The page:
Five sure-fire suspense-building techniques
Published: July 1, 2005
|[In our August 2005 issue, William G. Tapply described the basic elements that create suspense in writing. In the following sidebar, he offers five important suspense-building techniques you can put to work.]|
1. Short-term deadlines. Try to build a time factor into every scene. Keep the pressure on your hero and you'll keep your readers worrying. In Romeo and Juliet, Romeo must slip out of Juliet's bed before the nurse comes to wake her up. In James Dickey's Deliverance (and the film version of same), Ed must climb to the top of the cliff before the hillbilly with the rifle gets there.
Natural, uncontrollable deadlines--the rising tide, the setting sun, an approaching hurricane--create tension, as do man-made deadlines such as ransom ultimatums, trial dates, airplane schedules and time bombs. Hints of an approaching crisis--footfalls coming slowly up a stairway, the muffled creak of an opening door, the crescendo of police sirens--all build a sense of urgency into a scene.
2. Foreshadowing. The casual appearance of a weapon--the handgun in the drawer, the butcher knife in the sink--in an early chapter leaves readers worrying about how and when it will be used.
Setbacks and failures early in the story portend even greater disasters to come. Silence of the Lambs is launched by the discovery of a woman's dead body, assuring readers that sudden, awful death lurks around every corner and could happen again, even to FBI agent Clarice Starling.
Early in Deliverance, Ed gets "buck fever" and his arrow goes wild when he tries to shoot a deer. No big deal. Except later, when he draws down on the hillbilly with the rifle, we remember his previous failure and worry that he'll lose his nerve again, this time when everything is at stake.
Another kind of foreshadowing, says Vicki Stiefel, author of The Dead Stone, is the ominous event that keeps recurring. When the first person is pecked by an angry bird in the Hitchcock film The Birds, Stiefel says, "You know--you just know--another attack is coming. But when? Where? As the event is repeated with increasing frequency and intensity, the tension becomes unbearable."
3. Omission. Incomplete information and unanswered questions create tension that keep readers turning the pages. What you leave out is as important as what you include. Don't explain everything. Be sure some pages are missing from the dead girl's diary--and don't tell us what they say. Let your suspicious character parry a question with a joke or a curse, and don't tell us what he's really thinking. When your heroine answers the phone, let her hear only a soft chuckle on the other end. Don't identify the blurry shadow she sees moving behind a window; don't interpret the muffled whisper she hears through a closed door. Leave it to your readers' imaginations, and they'll imagine the worst.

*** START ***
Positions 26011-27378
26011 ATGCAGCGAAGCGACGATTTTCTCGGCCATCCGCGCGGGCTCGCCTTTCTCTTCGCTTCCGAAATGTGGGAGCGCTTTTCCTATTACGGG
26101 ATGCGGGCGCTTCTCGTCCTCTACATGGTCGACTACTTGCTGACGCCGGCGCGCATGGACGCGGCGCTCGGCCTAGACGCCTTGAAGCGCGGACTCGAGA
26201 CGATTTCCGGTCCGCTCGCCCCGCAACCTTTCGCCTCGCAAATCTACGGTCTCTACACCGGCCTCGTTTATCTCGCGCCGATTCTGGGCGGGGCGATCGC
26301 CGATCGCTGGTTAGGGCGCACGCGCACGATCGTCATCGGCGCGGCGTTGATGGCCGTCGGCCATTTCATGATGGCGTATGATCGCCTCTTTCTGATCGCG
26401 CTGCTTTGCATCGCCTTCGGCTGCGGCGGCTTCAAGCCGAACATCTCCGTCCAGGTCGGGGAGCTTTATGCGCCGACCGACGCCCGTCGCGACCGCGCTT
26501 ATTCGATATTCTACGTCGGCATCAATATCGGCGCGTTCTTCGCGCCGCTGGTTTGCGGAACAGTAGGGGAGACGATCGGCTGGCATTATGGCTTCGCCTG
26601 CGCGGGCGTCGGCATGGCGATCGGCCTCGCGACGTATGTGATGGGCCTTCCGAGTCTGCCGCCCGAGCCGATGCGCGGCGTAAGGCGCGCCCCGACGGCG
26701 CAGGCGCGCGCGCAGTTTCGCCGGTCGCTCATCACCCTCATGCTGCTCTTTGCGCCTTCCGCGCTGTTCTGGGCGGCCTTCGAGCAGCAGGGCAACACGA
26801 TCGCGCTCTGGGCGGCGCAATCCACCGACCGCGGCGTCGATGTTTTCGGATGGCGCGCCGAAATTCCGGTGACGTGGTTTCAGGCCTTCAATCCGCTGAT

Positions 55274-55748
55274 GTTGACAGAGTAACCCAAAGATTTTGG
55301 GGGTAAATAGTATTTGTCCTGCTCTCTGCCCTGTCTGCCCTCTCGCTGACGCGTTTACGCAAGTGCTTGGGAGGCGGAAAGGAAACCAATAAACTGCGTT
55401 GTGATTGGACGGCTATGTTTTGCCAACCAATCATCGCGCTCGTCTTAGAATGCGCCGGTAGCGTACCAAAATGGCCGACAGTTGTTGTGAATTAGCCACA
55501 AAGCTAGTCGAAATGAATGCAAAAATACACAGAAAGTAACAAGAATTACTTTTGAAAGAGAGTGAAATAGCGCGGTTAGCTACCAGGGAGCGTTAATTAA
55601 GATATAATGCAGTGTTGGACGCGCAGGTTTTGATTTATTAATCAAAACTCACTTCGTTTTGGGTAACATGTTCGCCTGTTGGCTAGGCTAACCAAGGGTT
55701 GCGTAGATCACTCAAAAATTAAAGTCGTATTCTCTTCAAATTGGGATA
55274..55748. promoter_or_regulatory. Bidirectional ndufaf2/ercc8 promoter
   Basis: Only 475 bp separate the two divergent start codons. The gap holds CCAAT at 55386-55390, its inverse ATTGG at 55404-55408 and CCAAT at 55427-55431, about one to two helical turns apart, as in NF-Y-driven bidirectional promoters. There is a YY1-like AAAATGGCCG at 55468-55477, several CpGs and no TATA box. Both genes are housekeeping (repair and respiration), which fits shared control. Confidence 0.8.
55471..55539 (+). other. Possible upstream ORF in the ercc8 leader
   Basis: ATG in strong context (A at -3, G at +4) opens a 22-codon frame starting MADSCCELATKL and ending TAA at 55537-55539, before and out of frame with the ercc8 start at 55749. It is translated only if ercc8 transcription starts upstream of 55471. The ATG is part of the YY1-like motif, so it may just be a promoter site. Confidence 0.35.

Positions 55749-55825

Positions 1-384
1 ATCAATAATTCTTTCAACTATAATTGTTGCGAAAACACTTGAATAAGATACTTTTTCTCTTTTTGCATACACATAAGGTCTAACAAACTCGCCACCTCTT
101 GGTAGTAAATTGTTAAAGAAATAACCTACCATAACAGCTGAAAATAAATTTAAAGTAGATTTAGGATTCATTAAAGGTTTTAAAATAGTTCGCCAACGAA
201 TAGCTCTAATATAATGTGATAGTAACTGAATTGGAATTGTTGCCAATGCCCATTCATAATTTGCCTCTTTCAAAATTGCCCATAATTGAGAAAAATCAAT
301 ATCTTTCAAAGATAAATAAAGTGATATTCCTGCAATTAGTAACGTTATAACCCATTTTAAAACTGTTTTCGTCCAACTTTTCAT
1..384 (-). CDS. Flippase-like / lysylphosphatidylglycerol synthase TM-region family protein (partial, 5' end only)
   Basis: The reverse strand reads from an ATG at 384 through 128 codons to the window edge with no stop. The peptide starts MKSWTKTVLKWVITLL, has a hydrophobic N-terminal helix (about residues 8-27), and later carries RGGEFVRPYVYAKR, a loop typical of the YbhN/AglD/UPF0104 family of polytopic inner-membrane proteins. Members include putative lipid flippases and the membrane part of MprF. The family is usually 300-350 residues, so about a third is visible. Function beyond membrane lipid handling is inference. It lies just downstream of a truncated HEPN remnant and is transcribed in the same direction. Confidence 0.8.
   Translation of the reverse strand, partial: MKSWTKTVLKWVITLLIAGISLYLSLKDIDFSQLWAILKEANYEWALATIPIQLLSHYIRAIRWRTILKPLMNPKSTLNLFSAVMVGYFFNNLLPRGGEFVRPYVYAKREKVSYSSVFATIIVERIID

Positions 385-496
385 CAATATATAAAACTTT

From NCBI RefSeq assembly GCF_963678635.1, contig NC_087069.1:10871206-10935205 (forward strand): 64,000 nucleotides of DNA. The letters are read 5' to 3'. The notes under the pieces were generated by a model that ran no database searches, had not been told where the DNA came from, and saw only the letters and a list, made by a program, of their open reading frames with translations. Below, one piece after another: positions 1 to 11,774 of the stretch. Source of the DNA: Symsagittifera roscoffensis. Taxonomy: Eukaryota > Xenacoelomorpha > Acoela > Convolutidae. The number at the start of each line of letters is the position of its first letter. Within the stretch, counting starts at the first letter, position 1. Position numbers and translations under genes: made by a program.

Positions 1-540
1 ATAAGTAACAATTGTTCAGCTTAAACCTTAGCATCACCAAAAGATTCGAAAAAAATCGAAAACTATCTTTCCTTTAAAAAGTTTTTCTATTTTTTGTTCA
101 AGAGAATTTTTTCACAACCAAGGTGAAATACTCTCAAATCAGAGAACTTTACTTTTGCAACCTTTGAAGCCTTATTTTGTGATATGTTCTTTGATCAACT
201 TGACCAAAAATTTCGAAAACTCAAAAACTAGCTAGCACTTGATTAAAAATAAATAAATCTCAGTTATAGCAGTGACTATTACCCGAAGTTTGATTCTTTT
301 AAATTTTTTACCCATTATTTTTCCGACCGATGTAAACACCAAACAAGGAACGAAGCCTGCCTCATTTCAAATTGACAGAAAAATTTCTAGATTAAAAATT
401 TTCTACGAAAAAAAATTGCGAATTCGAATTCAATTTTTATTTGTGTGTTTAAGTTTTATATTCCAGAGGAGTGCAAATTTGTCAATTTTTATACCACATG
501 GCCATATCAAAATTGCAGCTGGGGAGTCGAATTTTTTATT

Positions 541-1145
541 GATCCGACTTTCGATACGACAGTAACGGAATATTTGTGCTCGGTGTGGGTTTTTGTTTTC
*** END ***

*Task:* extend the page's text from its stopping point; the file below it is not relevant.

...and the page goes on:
4. Cliffhangers. End the scene before it's resolved. Then shift to a new scene, leaving your reader wondering and worrying. In The Silence of the Lambs, Thomas Harris ends this scene in the point of view of Catherine Martin, Buffalo Bill's captive:
"She knew who had her then. The knowledge fell on her like every scalding awful thing on earth and she was screaming, screaming, under the futon, up and climbing, clawing at the wall, screaming until she was coughing something warm and salty in her mouth, hands to her face, drying sticky on the backs of her hands as she lay rigid on the futon, arching off the floor from head to heels, her hands clenched in her hair."
End of chapter. The next chapter begins:
"Clarice Starling's quarter bonged down through the telephone in the shabby orderlies' lounge. She dialed the van."
By switching the scene and adopting a different point of view, Harris leaves us hanging.
5. Pace and tempo. "Suspense," says Hallie Ephron, author of Writing and Selling Your Mystery Novel: How to Knock 'em Dead with Style, "is all about heightened anticipation. Building suspense takes time." Build tension by slowing down time. Ephron suggests that an effective way to achieve this illusion is by focusing on and recording every specific detail ...
Your heroine opens a door. The room is dark. She hears a motor softly humming. A refrigerator, maybe. Otherwise, it's silent. She whispers, "Hello?" No answer. She steps inside. Her toe nudges something. She bends, picks it up. It's a shoe. Slick leather. Long pointed heel. A woman's shoe. "Hello?" she says, louder this time. "Miranda? Are you here?" Silence. She fumbles on the wall for the light switch, finds it, flicks it. But the light does not go on. She steps into the dark room, then notices an odor. It's familiar, but she can't quite identify it ...
And so forth, step by excruciating step, one specific sensory impression after the other. Time drags. Readers grow edgy. What's going on? What has happened here? What will happen next?
"Suspense should pay off," Ephron cautions. Suspense for its own sake is just a cheap trick. If you build tension that doesn't lead anywhere, you'll lose your readers' trust. If that scary room your heroine snuck into turns out to be empty, if there is no corpse in the corner, no bad guy hiding behind the sofa, no clue, nothing that advances the story, if you create that scary scene just to scare your readers, they'll feel betrayed and manipulated, and the next time they won't buy it.
But when suspense pays off, when the tension is real, when your readers understand that their worries are justified, they will keep turning the pages. And that's what makes bestselling novels.
--Posted July 1, 2005